Elucidating the Mechanism of Dinitrogen Reduction to Ammonia: Novel Intermediates in the Protonation of Fe(DMeOPrPE)2N2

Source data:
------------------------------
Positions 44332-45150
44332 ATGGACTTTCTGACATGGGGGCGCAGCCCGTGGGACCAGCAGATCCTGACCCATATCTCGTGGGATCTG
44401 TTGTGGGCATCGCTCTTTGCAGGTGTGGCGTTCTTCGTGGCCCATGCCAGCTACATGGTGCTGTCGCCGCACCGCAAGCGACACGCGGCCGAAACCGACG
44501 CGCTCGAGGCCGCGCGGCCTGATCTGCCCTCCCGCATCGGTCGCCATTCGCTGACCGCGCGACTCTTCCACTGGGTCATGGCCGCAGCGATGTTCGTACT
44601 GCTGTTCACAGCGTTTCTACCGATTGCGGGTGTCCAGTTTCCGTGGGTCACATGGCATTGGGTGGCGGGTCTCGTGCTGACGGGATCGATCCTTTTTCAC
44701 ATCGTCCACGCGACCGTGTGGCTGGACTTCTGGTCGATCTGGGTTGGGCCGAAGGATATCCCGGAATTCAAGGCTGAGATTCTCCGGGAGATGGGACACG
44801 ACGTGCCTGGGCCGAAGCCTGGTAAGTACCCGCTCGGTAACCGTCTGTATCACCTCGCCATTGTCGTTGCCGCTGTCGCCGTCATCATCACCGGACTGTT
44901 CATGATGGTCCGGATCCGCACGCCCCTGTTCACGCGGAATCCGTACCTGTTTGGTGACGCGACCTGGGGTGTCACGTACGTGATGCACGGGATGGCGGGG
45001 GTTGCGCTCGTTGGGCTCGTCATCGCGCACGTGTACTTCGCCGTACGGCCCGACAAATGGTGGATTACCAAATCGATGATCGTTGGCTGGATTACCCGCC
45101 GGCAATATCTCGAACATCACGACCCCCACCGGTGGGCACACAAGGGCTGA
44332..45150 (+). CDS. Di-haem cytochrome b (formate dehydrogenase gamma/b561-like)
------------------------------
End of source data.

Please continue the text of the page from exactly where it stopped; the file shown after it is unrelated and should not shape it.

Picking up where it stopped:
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The reduction of dinitrogen (N2) to ammonia (NH3) will continue to play a vital role in society as the population of the world grows and maintains its dependence on artificial fertilizers. This energy-intensive transformation is achieved industrially by the Haber-Bosch process and naturally via nitrogenase enzymes. Recent synthetic systems attempt to produce NH3 artificially but with lower energy costs than Haber-Bosch by modeling their designs after nitrogenase. This dissertation describes the progress made in one iron-phosphine system, the water-soluble Fe(DMeOPrPE)2N2, capable of producing NH3 at room temperature and pressure. Chapter I describes the history of the coordination chemistry of N2 to a variety of metals, with a focus on iron complexes. In addition to exploring the range of coordination geometries and supporting ligands of such complexes, the application of N2 coordination complexes towards NH3 formation is analyzed. Chapter II discusses the various methods for quantifying yields of ammonia. Along with a historical perspective on the popular indophenol method, the challenges and best conditions for measuring NH3 in the Fe-DMeOPrPE system are defined. Chapter III explores a series of trans-hydrido intermediates along a potential protonation pathway of Fe(DMeOPrPE)2N2. The complete series of reduced dinitrogen ligands (N2, N2H2, N2H4, and NH3) on the Fe(DMeOPrPE)2H+ scaffold is described. Chapter IV highlights the discovery and characterization of a unique bridged Fe(I) dimer, observed during the protonation of Fe(DMeOPrPE)2N2 as a dark purple intermediate. Chapter V describes the electrochemistry of certain intermediates in the Fe-DMeOPrPE system. This insight should open new avenues for future investigations. By altering the electronics of the system, more NH3 may eventually be produced. Chapter VI provides a summary of this work. This dissertation includes previously published and unpublished co-authored material.